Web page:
Windows 7 hasn't even hit the Release Candidate test phase, but already analysts at Gartner are advising business users they shouldn't plan to wait for Service Pack 1 (SP1) to arrive before planning deployments.
From a March 12 research note by Gartner analyst Michael Silver (a link to which Microsoft is distributing to various press folks):
"The first Service Pack for Windows 7 is not necessary for the operating system's stability and security readiness. However, organizations likely won't be ready to deploy Windows 7 before SP1 ships, so they will include it in their initial deployments."
The first part of Silver's statement is, no doubt, music to Microsoft's ears. Remember how much time and energy Microsoft officials spent trying to make the case that Vista was so solid that users didn't need to wait until SP1 to deploy it? (OK -- stop laughing now.)
Gartner is now saying what Microsoft officials have tried to assert for the past three years: SP1 shouldn't be the milestone businesses await before even starting to plan for new OS deployments. Silver wrote:
"Conventional wisdom has been that organizations need to wait for the first Service Pack to ship before they deploy a new client OS. This used to be a necessity. The availability of beta software to test the new product was not as broad as it is today, and people expected the initial release to be buggy and unstable. The first Service Pack usually would ship approximately nine to 12 months after the initial OS shipment, and would usually represent a marked improvement in stability. Today, SP1 does not represent the milestone it used to."
It's actually the second part of Silver's statement -- that most organizations won't be ready to deploy Windows 7 before SP1 ships anyway -- cuts to the heart of the matter, however.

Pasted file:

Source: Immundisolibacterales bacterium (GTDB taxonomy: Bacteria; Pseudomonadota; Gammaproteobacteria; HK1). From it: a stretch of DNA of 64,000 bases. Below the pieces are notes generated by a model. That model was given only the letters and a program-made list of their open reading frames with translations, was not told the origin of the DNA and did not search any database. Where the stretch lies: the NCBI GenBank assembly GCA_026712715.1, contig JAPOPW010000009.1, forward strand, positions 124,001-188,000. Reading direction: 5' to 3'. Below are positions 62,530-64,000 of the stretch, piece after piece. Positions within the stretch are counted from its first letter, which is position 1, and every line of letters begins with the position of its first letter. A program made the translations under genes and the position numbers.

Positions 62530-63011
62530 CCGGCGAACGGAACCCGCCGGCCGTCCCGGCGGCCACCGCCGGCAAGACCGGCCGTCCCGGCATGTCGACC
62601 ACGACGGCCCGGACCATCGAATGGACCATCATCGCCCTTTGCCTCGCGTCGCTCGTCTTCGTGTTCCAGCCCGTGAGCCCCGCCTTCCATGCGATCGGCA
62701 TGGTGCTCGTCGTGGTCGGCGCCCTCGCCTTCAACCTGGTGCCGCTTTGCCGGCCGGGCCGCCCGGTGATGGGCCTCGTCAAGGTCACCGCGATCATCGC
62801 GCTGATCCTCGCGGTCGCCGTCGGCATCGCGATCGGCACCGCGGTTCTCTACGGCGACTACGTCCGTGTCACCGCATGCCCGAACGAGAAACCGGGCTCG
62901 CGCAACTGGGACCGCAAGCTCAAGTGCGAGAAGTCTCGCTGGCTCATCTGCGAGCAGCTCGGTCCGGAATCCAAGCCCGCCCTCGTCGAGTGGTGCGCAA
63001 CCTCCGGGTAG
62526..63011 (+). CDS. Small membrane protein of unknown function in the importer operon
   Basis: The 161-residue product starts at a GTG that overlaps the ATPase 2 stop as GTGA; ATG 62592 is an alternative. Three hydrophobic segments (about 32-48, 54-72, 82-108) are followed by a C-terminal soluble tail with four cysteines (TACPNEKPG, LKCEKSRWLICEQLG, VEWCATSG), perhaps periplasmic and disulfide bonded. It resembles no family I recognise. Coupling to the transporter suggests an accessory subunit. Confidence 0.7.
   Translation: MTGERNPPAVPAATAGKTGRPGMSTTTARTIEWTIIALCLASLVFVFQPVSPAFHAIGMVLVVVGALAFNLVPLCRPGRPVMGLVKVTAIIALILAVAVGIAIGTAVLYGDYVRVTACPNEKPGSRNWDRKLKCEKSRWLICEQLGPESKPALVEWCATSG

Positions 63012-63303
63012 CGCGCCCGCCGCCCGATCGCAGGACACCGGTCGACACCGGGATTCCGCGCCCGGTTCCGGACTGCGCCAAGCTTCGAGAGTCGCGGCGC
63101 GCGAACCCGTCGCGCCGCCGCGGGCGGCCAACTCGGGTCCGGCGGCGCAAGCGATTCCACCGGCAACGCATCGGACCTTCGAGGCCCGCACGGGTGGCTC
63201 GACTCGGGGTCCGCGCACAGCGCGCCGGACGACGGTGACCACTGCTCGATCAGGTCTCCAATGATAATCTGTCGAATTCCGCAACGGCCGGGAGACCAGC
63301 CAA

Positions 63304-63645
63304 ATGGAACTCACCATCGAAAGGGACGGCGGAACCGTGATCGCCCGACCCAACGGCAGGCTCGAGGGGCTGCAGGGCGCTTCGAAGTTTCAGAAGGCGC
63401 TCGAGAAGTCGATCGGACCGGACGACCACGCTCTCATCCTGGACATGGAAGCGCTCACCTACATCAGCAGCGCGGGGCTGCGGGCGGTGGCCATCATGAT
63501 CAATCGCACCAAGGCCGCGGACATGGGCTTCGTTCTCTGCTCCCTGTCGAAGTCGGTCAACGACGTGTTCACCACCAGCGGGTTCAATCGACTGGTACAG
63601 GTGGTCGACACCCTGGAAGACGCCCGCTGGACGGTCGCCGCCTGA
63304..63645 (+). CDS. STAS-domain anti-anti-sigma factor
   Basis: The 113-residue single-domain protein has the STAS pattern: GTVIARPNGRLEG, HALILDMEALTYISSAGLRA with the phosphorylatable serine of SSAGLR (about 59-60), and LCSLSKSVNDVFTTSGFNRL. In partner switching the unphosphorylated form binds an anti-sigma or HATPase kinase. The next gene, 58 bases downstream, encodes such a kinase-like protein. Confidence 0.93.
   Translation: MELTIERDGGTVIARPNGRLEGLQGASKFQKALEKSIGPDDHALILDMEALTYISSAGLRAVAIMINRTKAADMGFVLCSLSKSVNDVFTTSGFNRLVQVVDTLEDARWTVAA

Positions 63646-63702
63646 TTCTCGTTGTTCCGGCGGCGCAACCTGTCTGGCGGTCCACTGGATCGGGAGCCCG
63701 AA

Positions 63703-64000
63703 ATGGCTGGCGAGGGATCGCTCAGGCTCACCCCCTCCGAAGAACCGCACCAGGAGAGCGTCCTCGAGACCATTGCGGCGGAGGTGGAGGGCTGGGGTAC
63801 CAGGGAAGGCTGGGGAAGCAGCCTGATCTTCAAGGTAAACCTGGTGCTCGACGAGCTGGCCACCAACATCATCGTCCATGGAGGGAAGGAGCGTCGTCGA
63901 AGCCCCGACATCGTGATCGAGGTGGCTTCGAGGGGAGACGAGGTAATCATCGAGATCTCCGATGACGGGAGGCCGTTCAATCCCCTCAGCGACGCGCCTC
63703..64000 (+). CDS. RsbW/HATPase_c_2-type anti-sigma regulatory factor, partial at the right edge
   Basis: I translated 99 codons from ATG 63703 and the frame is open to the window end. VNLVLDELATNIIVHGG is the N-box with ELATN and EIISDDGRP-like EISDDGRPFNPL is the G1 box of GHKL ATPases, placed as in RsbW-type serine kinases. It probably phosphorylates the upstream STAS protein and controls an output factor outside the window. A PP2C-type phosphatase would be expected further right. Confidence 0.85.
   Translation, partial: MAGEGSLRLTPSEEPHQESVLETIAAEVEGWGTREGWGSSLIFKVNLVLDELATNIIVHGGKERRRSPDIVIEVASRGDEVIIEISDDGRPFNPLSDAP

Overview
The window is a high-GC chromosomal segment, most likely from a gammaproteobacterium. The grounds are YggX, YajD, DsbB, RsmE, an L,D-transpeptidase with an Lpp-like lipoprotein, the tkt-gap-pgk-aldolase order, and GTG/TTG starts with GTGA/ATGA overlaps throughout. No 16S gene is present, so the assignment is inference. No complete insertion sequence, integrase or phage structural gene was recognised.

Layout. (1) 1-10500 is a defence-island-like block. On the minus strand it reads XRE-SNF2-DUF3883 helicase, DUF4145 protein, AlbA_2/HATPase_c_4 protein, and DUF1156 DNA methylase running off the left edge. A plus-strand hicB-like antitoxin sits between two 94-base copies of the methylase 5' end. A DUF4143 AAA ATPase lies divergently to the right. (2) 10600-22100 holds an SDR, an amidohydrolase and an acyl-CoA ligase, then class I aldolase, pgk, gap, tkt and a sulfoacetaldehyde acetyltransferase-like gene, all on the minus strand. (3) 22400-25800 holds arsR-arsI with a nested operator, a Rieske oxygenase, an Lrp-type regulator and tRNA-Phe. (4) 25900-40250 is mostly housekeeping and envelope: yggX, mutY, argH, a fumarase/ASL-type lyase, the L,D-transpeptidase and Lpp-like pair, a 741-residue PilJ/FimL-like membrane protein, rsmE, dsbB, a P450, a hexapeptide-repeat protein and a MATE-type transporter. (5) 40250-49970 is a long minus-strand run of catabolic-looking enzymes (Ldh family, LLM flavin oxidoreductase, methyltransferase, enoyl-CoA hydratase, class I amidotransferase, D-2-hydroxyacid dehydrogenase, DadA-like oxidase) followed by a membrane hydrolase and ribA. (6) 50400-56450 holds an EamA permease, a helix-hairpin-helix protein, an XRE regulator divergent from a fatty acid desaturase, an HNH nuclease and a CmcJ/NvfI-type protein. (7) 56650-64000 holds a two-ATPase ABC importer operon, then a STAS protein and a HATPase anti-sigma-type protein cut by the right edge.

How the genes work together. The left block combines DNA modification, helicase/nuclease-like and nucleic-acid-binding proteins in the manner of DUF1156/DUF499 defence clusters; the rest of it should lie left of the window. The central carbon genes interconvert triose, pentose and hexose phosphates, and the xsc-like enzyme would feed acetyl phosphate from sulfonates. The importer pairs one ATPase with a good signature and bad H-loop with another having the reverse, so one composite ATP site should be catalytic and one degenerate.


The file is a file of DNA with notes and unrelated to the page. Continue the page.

Most businesses cannot turn on a dime. Even if they wanted to rush to deploy Windows 7 as soon as it is released, few would be able to do so, given the amount of app-compatibility testing typically required. Gartner is estimating it will take even the most Windows 7-enamored businesses 12 to 18 months to deploy the new OS. And by that time -- if Microsoft doesn't do what it did with Windows Server 2008 and declare that SP1 was already built into the first release -- SP1 for Windows 7 should be out.
It may seem early to be thinking about Windows 7 deployments -- especially for the growing number of businesses that are just now starting to implement widescale Vista deployments they've been working on for months, if not years. But if Microsoft really does release Win 7 to manufacturing in Q3 of this calendar year, as still sounds likely, maybe it's not as early as it seems....
What do you think of Gartner's premise? Will SP1 be an irrelevant deployment milestone for you when planning around future Windows deployments. Why or why not?